11: The Rise of the Soldier.

THE ASCENT OF MILITARY MEN

Most analysts thought, with Edward Shils, that “Military rule is one of the several practicable and apparently stable alternatives when parliamentary, democratic regimes falter. The inherited and the newly engendered obstacles over which these regimes have been stumbling are more determinative than the aspirations of the military elites of these states, although the latter are not unimportant.”

In the next post, we will take a closer look at Huntington’s work:

Thirty years ago, Samuel Huntington argued that civilian control over the military occurred through two different processes, one unstable and one stable.

The unstable process was a power struggle in which one civilian group or another subordinated the military to a governmental institution, a constitution, or a particular social class; Huntington gave it the odd name of “subjective” control. “Objective” control, in his eyes, resulted from maximizing military professionalism and recognizing an independent military sphere outside of politics. “Historically,” said Huntington, “the demand for objective control has come from the military profession, the demand for subjective control from the multifarious civilian groups anxious to maximize their power in military affairs”.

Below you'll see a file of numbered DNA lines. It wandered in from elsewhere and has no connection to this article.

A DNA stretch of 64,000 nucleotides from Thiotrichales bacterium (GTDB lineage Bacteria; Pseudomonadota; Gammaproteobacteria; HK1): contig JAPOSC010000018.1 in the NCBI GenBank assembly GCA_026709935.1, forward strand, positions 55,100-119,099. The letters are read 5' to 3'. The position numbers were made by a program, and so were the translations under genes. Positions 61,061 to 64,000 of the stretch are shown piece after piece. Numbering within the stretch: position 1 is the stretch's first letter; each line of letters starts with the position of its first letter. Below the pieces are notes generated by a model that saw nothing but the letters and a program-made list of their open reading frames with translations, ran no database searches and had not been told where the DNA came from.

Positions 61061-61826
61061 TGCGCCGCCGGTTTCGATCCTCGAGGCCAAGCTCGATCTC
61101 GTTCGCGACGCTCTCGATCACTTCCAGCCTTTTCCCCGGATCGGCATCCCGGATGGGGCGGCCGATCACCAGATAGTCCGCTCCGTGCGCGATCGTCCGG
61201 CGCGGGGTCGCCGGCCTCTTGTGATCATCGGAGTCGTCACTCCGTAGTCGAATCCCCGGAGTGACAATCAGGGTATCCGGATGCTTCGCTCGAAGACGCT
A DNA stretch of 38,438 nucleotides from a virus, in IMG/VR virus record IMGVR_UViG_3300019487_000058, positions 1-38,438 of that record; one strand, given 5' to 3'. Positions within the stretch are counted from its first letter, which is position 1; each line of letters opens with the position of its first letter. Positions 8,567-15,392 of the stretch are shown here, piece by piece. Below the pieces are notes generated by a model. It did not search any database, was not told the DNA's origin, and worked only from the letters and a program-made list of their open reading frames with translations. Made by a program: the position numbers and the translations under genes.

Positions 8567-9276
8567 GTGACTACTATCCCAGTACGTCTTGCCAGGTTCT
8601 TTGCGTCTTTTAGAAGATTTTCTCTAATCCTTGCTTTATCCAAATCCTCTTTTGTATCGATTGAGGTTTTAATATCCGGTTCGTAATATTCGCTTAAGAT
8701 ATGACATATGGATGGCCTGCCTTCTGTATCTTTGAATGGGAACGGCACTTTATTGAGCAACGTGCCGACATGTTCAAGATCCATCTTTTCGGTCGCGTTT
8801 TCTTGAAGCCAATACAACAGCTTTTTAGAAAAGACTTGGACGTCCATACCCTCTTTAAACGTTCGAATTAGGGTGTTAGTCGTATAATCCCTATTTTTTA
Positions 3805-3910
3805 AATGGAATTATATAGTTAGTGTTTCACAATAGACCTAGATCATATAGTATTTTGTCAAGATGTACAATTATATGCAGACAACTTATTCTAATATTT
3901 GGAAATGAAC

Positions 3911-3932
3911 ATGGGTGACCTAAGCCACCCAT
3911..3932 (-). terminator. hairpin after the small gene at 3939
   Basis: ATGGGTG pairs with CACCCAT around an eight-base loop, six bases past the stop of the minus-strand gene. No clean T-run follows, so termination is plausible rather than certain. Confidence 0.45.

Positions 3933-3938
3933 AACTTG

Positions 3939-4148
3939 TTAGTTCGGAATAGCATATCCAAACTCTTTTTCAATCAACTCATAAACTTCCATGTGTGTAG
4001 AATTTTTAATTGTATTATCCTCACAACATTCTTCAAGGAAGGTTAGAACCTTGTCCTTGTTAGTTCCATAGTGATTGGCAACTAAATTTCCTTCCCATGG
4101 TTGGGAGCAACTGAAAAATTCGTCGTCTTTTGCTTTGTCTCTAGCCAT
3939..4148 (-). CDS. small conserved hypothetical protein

Factors in civilian control of the military and military control of the state:

Paradoxically, civilians who sought to increase their own power by interfering in military professionalization thereby promoted military seizure of power.

A pro-military ideology, low military political power, and high military professionalism, by this argument, promote civilian control, while anti-military ideology, high military political power and low military professionalism promote military control.